Kamal Tiwari

By: Kamal Tiwari, CEO of Daiki Axis India and Director of Daiki Axis Environment

Water is essential for life, but it is also a scarce and precious resource that needs to be conserved and managed wisely. India is facing a serious water challenge due to the increasing population, urbanisation, industrialisation, climate change, and over-exploitation of groundwater. According to a report by NITI Aayog, 21 major Indian cities are expected to run out of groundwater, affecting 100 million people. Moreover, 70% of India’s water is contaminated, posing a threat to public health and the environment.

A crucial problem that directly affects the security of food and energy is water security. The production of food and energy depends on the availability of water resources. But water scarcity is a global issue that is predicted to get worse over the next few years. Water shortage can be reduced, the circular economy can be accelerated, and the local environment and sanitation situation can be revived with the aid of recycling, reuse of treated used water, and circularity. The concept advances the goal of becoming a developed country in many ways and has the ability to create millions of new employments and a green economic cycle.

Reusing and recycling treated wastewater can aid in lowering the demand for freshwater supplies. This strategy can be especially helpful in regions with limited freshwater supplies. Used water that has been treated can be used for drinking, irrigation, and industrial applications.

Decentralised wastewater treatment and reuse at the local level is a sustainable approach to managing wastewater. It involves treating wastewater at or near the source of generation, thereby reducing net water consumption and allowing treated water to replenish the groundwater. Decentralised wastewater systems treat, reuse, or dispose of the effluent in relatively close proximity to its source of generation. They have the purpose of protecting public health and the natural environment by substantially reducing health and environmental hazards.

The treated water can be used for various purposes, such as irrigation, industrial processes, and toilet flushing. For instance, in India, treated wastewater is used for irrigation purposes in agriculture. Treated wastewater use has become mandatory for Power Sector projects. Similarly, this should be made mandatory for other Industrial Sectors.

The adoption of these strategies has the potential to create millions of new employments and advance the process of making a country a developed one. For instance, the wastewater treatment industry may see new job prospects as a result of the recycling and reuse of treated used water. The recycling industry may see new job prospects as a result of circularity.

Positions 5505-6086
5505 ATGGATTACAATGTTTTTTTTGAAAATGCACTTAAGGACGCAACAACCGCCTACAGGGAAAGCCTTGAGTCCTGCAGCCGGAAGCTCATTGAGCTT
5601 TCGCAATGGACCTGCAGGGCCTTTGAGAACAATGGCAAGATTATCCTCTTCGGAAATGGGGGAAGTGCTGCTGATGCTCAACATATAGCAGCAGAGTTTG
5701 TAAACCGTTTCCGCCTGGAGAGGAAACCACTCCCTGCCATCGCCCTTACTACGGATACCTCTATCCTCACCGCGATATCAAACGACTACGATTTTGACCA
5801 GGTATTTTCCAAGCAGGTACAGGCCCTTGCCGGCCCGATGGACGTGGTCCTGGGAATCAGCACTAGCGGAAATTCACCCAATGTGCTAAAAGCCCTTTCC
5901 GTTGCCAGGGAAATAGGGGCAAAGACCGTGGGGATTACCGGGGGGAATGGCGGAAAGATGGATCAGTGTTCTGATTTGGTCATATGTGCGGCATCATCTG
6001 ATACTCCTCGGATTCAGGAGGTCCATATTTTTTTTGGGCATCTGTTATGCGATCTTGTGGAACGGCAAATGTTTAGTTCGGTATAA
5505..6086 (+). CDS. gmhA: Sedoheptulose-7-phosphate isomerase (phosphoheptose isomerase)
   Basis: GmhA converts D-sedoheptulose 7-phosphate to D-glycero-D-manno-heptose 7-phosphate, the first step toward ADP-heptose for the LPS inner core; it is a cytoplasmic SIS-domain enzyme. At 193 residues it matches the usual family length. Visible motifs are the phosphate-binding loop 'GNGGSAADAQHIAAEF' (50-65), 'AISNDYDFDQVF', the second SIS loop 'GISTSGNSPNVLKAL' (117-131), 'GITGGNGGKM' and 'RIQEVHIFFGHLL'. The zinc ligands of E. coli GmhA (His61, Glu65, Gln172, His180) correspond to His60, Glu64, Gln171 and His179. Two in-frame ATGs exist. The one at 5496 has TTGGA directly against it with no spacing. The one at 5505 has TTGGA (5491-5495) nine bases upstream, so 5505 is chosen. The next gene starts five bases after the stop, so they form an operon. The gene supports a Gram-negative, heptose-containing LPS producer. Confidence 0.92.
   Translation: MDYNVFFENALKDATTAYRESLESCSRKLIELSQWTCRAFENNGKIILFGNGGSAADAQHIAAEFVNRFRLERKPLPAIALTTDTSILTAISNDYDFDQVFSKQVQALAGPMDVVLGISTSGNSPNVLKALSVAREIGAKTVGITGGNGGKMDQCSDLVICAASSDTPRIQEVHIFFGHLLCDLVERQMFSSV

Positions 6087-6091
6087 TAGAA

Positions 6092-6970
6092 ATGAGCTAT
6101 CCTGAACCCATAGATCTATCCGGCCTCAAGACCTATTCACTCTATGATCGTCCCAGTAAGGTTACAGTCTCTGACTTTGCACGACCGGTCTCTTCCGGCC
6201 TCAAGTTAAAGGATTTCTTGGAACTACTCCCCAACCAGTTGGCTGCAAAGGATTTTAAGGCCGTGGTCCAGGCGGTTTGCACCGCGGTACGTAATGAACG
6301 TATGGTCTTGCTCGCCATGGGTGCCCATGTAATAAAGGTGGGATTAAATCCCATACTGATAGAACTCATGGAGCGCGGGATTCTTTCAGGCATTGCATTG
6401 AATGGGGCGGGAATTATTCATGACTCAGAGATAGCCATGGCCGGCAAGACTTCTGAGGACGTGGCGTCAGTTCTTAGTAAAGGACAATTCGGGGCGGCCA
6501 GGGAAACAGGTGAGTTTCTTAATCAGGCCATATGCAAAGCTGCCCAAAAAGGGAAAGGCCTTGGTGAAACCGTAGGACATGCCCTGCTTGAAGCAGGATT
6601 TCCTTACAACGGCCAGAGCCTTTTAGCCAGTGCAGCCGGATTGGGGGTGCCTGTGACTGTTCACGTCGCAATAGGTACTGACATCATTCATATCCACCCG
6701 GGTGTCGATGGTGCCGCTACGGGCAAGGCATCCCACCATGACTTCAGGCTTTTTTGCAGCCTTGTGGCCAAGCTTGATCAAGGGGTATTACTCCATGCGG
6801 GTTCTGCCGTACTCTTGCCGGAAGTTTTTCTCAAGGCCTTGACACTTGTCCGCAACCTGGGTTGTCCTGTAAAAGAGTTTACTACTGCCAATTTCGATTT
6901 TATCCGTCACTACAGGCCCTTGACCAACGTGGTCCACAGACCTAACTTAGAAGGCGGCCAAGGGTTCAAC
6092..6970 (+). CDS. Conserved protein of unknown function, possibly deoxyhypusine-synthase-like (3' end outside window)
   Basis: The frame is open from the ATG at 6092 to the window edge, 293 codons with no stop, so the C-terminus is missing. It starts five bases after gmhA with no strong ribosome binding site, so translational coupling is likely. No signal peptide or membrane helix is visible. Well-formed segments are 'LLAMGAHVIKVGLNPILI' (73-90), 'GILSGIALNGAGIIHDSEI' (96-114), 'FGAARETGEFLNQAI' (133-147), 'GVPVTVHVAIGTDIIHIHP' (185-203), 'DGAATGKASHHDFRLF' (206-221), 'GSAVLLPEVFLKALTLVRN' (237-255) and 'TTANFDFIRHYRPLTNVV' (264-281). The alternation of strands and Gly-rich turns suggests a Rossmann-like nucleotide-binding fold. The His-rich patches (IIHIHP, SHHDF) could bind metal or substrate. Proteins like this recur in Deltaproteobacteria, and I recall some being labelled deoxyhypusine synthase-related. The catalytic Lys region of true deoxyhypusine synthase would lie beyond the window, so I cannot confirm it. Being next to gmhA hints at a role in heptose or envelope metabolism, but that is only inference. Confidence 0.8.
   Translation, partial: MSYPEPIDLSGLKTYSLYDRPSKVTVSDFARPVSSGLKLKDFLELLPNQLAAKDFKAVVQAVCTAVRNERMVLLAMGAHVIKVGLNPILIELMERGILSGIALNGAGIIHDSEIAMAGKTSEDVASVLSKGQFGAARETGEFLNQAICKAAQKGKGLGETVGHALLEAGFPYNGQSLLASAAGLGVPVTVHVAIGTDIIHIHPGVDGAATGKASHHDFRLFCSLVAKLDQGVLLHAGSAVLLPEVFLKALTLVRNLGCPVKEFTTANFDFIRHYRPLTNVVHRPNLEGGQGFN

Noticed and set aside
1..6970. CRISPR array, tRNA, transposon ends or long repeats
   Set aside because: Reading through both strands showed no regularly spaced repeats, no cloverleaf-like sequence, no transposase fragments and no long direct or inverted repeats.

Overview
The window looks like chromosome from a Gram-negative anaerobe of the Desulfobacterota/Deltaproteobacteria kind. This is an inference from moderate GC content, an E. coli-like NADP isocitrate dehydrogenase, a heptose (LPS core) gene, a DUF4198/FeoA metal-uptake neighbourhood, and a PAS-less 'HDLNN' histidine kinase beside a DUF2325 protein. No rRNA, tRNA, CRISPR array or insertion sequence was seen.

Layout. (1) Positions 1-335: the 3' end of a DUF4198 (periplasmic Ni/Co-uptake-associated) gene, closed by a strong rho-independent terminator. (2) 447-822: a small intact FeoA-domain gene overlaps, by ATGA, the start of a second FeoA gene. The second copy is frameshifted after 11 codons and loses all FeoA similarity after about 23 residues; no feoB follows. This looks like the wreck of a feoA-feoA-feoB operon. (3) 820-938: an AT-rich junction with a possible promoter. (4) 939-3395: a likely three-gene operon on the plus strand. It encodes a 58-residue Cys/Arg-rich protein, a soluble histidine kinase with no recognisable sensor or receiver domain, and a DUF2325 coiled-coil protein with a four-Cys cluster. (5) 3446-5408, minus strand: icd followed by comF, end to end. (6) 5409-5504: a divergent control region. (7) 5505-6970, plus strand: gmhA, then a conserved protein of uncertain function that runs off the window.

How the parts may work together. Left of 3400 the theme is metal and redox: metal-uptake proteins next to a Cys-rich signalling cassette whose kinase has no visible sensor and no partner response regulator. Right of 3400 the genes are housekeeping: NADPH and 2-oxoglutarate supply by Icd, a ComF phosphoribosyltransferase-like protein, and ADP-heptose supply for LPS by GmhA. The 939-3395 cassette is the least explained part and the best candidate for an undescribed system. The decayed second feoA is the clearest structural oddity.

To address the challenges, the government of India has launched several initiatives and missions to ensure water security and sustainability for present and future generations. On April 24, 2022, Prime Minister Narendra Modi unveiled Mission Amrit Sarovar, one of these crucial initiatives, with the intention of harvesting and saving water for future generations. The mission aims to develop and rejuvenate 75 water bodies in each district of the country as a part of the celebration of Azadi ka Amrit Mahotsav, the 75th anniversary of India’s independence.

Amrit Sarovar means a pool of nectar and is a sacred and historic water tank in Sikhism. This idea served as the inspiration for the mission, which urges the mobilization of citizens and non-governmental resources to support the initiatives. Under this mission, over 60,000 Amrit Sarovars have been constructed so far, and work is in progress for the development of another 50,000 Amrit Sarovars. The completed Sarovars have been identified for different activities such as irrigation, fisheries, duckery, cultivation of water chestnuts, animal husbandry, etc.

The mission is part of the broader National Water Mission, which aims to increase water use efficiency by 20% through regulatory mechanisms with differential entitlements and pricing. The mission also supports the Atal Bhujal Yojana, India’s largest community-led groundwater management program, which is helping improve rural livelihoods and build resilience in seven Indian states that have the highest rates of groundwater depletion.

Mission Amrit Sarovar is a commendable step by the government to tackle the water challenge in India. It not only helps in conserving water for future use but also enhances the ecological and cultural value of water bodies. It also empowers the local communities to participate in water management and governance. The mission reflects the vision of Prime Minister Modi, who said, “Water is not just a matter of life but also a matter of dignity. We have to make every drop count.”

Various organisations are feeling proud by getting associated with the philosophy and are contributing to the government’s mission to tackle the water challenge by providing innovative and eco-friendly solutions like wastewater treatment. Organisations and Institutions are participating in outreach activities and showcasing their achievements and vision for a new India by celebrating the Azaadi ka Amrit Mahotsav.